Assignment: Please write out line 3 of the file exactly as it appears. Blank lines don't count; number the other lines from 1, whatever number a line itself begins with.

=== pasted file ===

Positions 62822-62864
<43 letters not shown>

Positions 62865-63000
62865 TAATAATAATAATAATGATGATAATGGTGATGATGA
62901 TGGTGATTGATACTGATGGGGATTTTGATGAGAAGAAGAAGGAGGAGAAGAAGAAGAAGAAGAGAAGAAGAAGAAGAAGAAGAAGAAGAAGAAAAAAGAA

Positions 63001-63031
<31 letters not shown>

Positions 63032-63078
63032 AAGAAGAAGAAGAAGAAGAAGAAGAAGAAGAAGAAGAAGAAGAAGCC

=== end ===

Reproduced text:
Positions 62865-63000